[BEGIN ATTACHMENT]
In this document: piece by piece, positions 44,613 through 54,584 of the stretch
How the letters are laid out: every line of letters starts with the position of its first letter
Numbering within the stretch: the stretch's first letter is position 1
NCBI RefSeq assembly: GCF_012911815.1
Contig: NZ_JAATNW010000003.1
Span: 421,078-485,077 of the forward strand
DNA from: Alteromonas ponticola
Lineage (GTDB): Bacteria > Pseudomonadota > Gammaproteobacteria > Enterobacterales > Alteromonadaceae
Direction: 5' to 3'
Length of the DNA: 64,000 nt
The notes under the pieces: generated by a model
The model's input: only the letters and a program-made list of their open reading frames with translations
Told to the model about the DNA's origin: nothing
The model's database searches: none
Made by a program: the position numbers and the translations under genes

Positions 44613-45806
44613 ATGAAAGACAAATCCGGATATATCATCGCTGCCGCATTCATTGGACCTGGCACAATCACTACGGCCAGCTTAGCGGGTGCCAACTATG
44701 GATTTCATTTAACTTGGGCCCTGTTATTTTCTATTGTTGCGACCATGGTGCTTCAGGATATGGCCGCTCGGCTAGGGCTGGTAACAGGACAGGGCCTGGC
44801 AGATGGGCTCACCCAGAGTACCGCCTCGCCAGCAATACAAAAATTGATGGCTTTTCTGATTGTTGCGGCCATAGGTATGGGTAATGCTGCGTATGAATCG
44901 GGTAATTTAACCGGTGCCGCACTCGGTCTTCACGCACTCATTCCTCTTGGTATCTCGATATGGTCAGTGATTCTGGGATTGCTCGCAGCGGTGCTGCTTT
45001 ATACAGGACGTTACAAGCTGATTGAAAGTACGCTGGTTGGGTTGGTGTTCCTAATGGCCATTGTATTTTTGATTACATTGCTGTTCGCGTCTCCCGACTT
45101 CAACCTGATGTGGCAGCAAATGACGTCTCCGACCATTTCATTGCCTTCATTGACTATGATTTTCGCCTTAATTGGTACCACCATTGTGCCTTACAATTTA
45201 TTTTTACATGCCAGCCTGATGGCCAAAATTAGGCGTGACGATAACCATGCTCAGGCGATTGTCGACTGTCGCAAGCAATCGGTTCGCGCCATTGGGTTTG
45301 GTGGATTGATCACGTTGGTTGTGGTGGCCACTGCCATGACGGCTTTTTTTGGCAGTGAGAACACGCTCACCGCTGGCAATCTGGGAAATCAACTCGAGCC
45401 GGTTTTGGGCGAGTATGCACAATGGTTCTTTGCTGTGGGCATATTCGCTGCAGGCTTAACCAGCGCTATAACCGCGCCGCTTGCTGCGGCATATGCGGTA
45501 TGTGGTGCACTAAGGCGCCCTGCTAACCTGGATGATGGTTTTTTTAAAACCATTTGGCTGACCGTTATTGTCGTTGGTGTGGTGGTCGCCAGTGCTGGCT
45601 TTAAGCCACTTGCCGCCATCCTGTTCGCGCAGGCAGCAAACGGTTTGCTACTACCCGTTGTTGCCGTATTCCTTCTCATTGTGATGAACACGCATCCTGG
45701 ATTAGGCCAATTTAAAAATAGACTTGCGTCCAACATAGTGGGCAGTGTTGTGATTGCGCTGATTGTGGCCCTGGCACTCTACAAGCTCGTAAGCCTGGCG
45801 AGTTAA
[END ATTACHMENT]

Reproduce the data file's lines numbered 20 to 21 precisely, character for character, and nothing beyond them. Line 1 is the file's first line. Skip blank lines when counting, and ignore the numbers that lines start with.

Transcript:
44901 GGTAATTTAACCGGTGCCGCACTCGGTCTTCACGCACTCATTCCTCTTGGTATCTCGATATGGTCAGTGATTCTGGGATTGCTCGCAGCGGTGCTGCTTT
45001 ATACAGGACGTTACAAGCTGATTGAAAGTACGCTGGTTGGGTTGGTGTTCCTAATGGCCATTGTATTTTTGATTACATTGCTGTTCGCGTCTCCCGACTT